Using the case-study approach to refining an initial theory
In order to refine the propositions that resulted from our earlier studies, we used the case study design. We analyzed three historical periods at the Katana GRH between 1990 and 2010 that were considered as major turning points with respect to the hospital’s activities and evolution. Each period was considered “a case” that was explored through the lenses of complex adaptive systems theory.
Collection and data analysis
Hospital health care production data
Key informant survey
We carried out a survey in which 14 key informants were involved. They were selected on the basis of the following criteria: to be actively involved in the hospital’s management and to have spent at least 5 years working at Katana GRH. The informants included district medical officers, hospital medical directors, medical chiefs of staff, nursing directors, administrative managers, head nurses, mid-level executives, hospital owner representatives, technical assistants working in the donor funded development programme, and other actors working for non-governmental organizations who provided local support for the Katana hospital management team during the study period (1990-2010). The survey took place from July to December 2011 with the help of an open-ended questionnaire, which was created after having analyzed the evolution of the hospital indicators, as well as the events and interventions that took place at Katana GRH. The survey aimed at validating key events and interventions identified during the document review, identifying other relevant events, understanding the reaction of the management team to these events and interventions, and obtaining an interpretation of the observed variability in the hospital’s production of care by key informants. The questionnaire was administered either in person (n = 8) or over the internet (n = 6) as a self-administered survey, completed by guidance over the phone when necessary. For analysis purposes, the data were recorded in Excel tables, respecting the anonymity of respondents. Key informants’ answers were labeled by number (IC1, IC2, IC3…, and IC14) to better analyze agents interactions.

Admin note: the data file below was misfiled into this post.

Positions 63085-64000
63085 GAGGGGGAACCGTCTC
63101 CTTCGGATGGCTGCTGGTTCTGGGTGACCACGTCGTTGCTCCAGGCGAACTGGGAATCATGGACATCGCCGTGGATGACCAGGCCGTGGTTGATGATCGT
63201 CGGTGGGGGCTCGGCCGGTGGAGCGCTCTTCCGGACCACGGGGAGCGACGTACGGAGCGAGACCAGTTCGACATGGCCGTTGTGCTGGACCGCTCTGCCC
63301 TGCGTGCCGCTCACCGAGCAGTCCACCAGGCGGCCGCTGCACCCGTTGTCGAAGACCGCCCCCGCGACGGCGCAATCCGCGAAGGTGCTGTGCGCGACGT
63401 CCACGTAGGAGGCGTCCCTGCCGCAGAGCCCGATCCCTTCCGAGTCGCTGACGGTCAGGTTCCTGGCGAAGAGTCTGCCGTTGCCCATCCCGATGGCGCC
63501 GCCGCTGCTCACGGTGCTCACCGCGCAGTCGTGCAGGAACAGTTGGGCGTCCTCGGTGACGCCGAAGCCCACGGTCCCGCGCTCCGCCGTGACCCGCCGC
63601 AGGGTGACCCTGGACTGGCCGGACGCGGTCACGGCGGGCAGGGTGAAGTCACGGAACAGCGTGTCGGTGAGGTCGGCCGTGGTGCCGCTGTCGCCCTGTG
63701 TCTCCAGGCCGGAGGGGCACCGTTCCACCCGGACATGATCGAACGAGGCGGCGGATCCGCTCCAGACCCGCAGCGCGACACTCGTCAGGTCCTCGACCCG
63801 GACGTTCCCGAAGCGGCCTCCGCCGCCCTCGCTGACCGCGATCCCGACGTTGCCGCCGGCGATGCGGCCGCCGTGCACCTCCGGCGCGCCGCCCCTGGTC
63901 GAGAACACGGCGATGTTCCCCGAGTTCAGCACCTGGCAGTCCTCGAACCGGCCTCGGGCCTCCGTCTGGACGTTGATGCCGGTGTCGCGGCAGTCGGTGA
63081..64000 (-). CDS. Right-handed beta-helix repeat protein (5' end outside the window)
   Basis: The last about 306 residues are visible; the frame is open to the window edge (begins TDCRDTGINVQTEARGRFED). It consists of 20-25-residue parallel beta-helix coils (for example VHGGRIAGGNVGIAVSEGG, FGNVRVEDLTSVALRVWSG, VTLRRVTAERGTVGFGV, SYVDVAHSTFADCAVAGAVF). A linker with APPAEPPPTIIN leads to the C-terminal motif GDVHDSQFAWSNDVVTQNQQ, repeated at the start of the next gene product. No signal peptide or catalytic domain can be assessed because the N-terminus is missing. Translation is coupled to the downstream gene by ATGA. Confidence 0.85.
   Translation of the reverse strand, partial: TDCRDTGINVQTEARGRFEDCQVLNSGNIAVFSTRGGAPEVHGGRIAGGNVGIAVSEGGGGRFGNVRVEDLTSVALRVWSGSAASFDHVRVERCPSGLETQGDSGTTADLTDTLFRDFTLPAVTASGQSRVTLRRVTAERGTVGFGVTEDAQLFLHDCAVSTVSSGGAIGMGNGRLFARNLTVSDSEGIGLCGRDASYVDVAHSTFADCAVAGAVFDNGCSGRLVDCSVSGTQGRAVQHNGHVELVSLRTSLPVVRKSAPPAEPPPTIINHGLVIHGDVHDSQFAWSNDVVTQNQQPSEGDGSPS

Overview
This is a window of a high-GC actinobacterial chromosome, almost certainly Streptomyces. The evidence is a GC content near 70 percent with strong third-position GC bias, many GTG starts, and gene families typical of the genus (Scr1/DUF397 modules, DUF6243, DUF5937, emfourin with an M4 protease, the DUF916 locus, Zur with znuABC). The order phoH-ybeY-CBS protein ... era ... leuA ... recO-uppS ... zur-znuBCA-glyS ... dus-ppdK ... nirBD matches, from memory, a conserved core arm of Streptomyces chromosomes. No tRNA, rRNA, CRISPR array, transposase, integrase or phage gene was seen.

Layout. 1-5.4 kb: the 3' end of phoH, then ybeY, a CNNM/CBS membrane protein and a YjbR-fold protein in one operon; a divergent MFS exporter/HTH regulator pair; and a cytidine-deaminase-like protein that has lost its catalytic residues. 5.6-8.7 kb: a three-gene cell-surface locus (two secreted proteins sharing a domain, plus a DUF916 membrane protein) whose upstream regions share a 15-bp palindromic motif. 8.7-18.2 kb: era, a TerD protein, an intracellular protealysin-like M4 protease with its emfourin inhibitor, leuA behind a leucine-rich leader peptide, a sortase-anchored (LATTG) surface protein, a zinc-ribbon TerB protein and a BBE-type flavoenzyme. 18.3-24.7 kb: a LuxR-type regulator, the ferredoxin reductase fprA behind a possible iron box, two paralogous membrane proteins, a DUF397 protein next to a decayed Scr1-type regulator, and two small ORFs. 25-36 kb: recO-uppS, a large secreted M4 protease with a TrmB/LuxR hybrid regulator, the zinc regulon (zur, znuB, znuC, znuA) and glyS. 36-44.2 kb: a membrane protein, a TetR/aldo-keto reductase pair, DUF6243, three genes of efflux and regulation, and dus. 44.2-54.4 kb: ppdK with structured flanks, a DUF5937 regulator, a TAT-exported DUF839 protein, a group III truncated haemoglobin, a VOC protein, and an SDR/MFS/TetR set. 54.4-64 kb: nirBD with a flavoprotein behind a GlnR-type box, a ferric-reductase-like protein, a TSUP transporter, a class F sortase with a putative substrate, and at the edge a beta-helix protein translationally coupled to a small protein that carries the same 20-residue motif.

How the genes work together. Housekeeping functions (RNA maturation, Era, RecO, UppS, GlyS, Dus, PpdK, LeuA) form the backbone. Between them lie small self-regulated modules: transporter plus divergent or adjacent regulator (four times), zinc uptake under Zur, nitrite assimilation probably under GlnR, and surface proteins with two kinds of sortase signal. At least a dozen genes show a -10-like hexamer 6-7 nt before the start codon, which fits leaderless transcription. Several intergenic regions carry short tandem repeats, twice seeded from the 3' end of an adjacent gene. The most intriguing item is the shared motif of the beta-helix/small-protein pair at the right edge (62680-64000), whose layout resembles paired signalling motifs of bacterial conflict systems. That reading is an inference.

Before its implementation, the research protocol was submitted to the DRC Ministry of Health for review and was discussed by the Groupe de recherche en appui à la politique sur la mise en œuvre de l’agenda pour l’efficacité de l’aide à la suite des déclarations de Paris et d’Accra (GRAP-PA), a forum of Belgian researchers. Since this study was part of a doctoral thesis project, the protocol was reviewed by the Doctoral Committee of the Catholic University of Louvain. This study didn’t require any other ethical approval. Verbal consent was asked to the people interviewed.